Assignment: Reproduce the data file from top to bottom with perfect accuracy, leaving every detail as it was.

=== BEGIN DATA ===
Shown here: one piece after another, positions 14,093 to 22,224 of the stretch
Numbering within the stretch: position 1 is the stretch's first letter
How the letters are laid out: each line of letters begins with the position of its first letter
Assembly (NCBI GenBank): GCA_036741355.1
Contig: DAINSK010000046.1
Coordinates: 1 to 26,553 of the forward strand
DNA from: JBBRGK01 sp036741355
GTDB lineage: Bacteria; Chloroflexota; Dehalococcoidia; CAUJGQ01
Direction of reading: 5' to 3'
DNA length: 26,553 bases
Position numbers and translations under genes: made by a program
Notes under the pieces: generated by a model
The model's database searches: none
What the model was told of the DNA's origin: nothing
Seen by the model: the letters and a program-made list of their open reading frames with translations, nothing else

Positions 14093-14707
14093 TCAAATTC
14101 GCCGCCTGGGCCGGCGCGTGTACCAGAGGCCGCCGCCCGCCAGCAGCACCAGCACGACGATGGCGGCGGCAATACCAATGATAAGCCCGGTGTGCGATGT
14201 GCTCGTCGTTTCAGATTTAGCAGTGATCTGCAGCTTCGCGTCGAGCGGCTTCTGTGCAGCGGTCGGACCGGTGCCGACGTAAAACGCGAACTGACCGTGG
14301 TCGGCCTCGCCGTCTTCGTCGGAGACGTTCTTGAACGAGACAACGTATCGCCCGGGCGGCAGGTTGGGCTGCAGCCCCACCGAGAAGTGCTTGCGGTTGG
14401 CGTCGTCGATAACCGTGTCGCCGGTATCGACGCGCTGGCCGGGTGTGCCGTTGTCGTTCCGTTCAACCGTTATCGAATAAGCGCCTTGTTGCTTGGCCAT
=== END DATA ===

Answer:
Shown here: one piece after another, positions 14,093 to 22,224 of the stretch
Numbering within the stretch: position 1 is the stretch's first letter
How the letters are laid out: each line of letters begins with the position of its first letter
Assembly (NCBI GenBank): GCA_036741355.1
Contig: DAINSK010000046.1
Coordinates: 1 to 26,553 of the forward strand
DNA from: JBBRGK01 sp036741355
GTDB lineage: Bacteria; Chloroflexota; Dehalococcoidia; CAUJGQ01
Direction of reading: 5' to 3'
DNA length: 26,553 bases
Position numbers and translations under genes: made by a program
Notes under the pieces: generated by a model
The model's database searches: none
What the model was told of the DNA's origin: nothing
Seen by the model: the letters and a program-made list of their open reading frames with translations, nothing else

Positions 14093-14707
14093 TCAAATTC
14101 GCCGCCTGGGCCGGCGCGTGTACCAGAGGCCGCCGCCCGCCAGCAGCACCAGCACGACGATGGCGGCGGCAATACCAATGATAAGCCCGGTGTGCGATGT
14201 GCTCGTCGTTTCAGATTTAGCAGTGATCTGCAGCTTCGCGTCGAGCGGCTTCTGTGCAGCGGTCGGACCGGTGCCGACGTAAAACGCGAACTGACCGTGG
14301 TCGGCCTCGCCGTCTTCGTCGGAGACGTTCTTGAACGAGACAACGTATCGCCCGGGCGGCAGGTTGGGCTGCAGCCCCACCGAGAAGTGCTTGCGGTTGG
14401 CGTCGTCGATAACCGTGTCGCCGGTATCGACGCGCTGGCCGGGTGTGCCGTTGTCGTTCCGTTCAACCGTTATCGAATAAGCGCCTTGTTGCTTGGCCAT